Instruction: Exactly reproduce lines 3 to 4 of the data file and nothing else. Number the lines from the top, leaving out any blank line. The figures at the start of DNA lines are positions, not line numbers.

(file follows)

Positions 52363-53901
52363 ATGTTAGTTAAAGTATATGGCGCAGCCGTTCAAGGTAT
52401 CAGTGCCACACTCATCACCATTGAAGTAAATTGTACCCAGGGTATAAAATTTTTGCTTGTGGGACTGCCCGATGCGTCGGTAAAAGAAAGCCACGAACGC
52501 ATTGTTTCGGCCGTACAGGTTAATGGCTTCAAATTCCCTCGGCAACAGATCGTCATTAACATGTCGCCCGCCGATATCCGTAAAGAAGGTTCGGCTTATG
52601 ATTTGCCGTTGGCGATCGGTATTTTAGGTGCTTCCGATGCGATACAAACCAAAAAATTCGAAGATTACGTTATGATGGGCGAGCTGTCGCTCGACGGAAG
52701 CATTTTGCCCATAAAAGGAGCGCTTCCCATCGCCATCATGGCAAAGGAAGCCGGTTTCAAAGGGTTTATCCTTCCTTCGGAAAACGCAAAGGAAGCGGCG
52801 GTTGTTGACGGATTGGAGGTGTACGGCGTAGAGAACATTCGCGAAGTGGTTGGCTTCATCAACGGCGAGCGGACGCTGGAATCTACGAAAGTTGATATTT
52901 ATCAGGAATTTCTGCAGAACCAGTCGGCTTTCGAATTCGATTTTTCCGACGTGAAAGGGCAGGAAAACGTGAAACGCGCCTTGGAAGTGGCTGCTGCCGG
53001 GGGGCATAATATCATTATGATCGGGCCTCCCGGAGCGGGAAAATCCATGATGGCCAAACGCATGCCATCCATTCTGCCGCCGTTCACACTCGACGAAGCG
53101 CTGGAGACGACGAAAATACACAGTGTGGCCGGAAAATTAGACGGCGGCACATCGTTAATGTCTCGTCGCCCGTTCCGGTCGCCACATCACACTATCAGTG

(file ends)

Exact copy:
52401 CAGTGCCACACTCATCACCATTGAAGTAAATTGTACCCAGGGTATAAAATTTTTGCTTGTGGGACTGCCCGATGCGTCGGTAAAAGAAAGCCACGAACGC
52501 ATTGTTTCGGCCGTACAGGTTAATGGCTTCAAATTCCCTCGGCAACAGATCGTCATTAACATGTCGCCCGCCGATATCCGTAAAGAAGGTTCGGCTTATG